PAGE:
Hunting season is underway in many states or will be shortly. Where ever you live, below are some things courtesy Montana Fish, Wildlife and Parks to keep in mind about the importance of being good stewards of the land:
- Standing crop – avoid hunting, walking or driving in fields that have not been harvested yet.
- Littering – not only is littering careless and unsightly, it is against the law. This includes toilet paper, and the proper management of human waste.
- Leave gates as you find them – If a gate is closed, close it behind you. If it is obviously open (pulled all the way back to the fence), leave it open. If you are unsure, contact the landowner or public land agency.
- Know your target and beyond – Hunters must be sure of what they are shooting at (species, sex, etc.), and know what lies beyond their target (houses, outbuildings, livestock, vehicles, other hunters).
- Prevent fires – Be aware of fire danger at all times and use precautions.
- Be weed free – Check clothes, dogs, ATV’s, and vehicles for weeds and weed seeds to help prevent the spread to other private and public lands.
- Avoid driving on muddy roads – Unless it is a well-graveled road, walk.
- Avoid ridge driving and driving to overlooks – Not only is this a poor strategy while hunting, it is considered as driving off road if it is not already an established trail.
- Do not park on roads – Move well off of roads to avoid folks moving farm equipment. Find a designated parking area or an approach that is clearly not being used for equipment.
- Driving off road – While hunting on private property, a person may not drive off established roads or trails without landowner permission. Off-road travel on public land, including game retrieval, is prohibited unless designated as open. Consult appropriate land agency or land maps for specifics.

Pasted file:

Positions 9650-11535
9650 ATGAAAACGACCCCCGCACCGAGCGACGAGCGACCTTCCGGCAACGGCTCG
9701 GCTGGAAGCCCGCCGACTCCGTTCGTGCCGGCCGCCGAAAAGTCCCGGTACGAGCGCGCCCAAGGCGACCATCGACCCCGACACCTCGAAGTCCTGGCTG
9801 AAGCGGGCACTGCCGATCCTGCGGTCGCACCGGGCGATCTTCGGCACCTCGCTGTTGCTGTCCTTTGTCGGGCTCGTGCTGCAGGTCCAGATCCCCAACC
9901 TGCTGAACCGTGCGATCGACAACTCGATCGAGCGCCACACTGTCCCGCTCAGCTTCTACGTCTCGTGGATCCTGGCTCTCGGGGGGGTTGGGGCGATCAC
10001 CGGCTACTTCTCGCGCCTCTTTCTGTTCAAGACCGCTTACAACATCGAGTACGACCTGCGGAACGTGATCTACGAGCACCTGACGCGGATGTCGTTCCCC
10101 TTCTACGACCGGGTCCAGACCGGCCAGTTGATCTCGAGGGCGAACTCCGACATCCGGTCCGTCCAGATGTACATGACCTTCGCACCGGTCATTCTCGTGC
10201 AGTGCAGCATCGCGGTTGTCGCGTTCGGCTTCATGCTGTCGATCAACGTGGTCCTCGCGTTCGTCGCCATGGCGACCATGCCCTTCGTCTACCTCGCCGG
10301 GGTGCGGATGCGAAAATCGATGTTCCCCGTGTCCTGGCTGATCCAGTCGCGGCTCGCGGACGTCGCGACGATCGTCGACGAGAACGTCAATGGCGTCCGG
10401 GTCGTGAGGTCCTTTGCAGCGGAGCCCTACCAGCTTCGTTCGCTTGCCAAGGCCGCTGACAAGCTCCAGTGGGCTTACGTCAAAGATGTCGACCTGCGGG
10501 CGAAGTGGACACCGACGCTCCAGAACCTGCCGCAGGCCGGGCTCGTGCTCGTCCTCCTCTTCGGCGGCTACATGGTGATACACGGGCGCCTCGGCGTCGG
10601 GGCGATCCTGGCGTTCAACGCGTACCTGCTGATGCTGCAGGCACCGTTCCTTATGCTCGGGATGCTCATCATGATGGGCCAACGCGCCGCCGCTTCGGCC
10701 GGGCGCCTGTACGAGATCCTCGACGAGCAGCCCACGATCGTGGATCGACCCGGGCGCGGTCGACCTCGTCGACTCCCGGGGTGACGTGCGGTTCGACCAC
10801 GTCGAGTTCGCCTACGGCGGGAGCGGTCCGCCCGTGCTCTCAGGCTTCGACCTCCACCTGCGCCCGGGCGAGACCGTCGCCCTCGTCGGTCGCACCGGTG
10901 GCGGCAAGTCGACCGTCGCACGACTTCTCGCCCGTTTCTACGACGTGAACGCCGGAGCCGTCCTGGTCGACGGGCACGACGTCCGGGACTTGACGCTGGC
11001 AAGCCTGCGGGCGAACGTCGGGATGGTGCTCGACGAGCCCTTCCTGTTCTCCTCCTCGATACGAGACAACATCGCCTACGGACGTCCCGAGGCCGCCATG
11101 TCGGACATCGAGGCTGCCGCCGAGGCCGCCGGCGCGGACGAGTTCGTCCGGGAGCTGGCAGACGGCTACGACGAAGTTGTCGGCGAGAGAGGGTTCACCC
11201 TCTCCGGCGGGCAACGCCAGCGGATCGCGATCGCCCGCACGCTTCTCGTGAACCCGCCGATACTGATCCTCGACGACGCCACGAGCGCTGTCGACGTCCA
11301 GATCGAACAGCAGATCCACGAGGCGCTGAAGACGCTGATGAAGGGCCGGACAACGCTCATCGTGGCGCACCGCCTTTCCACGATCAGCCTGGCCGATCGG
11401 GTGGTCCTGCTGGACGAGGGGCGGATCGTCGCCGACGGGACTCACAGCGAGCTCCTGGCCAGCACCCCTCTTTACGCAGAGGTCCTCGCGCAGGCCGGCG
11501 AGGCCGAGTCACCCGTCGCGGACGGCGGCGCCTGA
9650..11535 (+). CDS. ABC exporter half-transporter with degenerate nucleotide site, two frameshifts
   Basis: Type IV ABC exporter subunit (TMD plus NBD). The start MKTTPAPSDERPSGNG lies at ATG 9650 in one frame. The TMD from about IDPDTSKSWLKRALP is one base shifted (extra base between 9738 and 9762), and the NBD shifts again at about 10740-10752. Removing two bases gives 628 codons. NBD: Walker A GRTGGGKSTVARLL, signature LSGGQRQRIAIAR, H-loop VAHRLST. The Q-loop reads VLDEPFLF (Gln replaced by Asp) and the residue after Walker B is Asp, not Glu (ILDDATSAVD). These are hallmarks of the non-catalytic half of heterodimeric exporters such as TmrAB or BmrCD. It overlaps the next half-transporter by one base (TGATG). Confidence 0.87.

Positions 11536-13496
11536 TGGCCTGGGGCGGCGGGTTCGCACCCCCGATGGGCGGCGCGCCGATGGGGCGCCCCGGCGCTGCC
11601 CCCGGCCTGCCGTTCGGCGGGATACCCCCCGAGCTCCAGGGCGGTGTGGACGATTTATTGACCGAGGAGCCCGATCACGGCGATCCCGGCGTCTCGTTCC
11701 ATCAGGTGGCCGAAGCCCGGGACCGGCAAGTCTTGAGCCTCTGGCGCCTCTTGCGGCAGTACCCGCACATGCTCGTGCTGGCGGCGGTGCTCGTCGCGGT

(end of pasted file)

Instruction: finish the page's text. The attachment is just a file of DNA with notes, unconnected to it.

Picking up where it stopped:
- Ask for permission to hunt – Montana law requires permission for all hunting on private land. Even if the land is not posted, hunters must have permission from the landowner, lessee, or their agent before hunting on private property.
- Completely fill out Block Management Area (BMA) slips – If a hunter doesn’t correctly fill out a block management slip, they are hunting without permission.
- Know where you are located – Whether you are hunting public land, private land, or land enrolled in an access program such as block management, it is every hunter’s responsibility to know where they are to avoid trespassing. Maps are always available, as are GPS chips and cell phone apps to aid in orientation.
- Accessing public lands – Access to public lands (on a private road) through private land requires permission of the private landowner, lessee, or their agent.
- Camping – camping is allowed on most public lands (see agency regulations), but permission is needed to camp on private property and BMAs.
- Know the rules – Consult BMA maps for specific rules on block management property, including: driving on roads, parking areas, no shooting zones, walk-in only areas, camping, number of hunters allowed, game retrieval, etc. Rules for most land agencies can be found on maps and/or on brochures. Go to the appropriate agency website or local office for information.
- Report violations – report any hunting and fishing, trespassing, vandalism, or other criminal activity to your state wildlife agency
(Photo source: Montana Fish, Wildlife and Parks)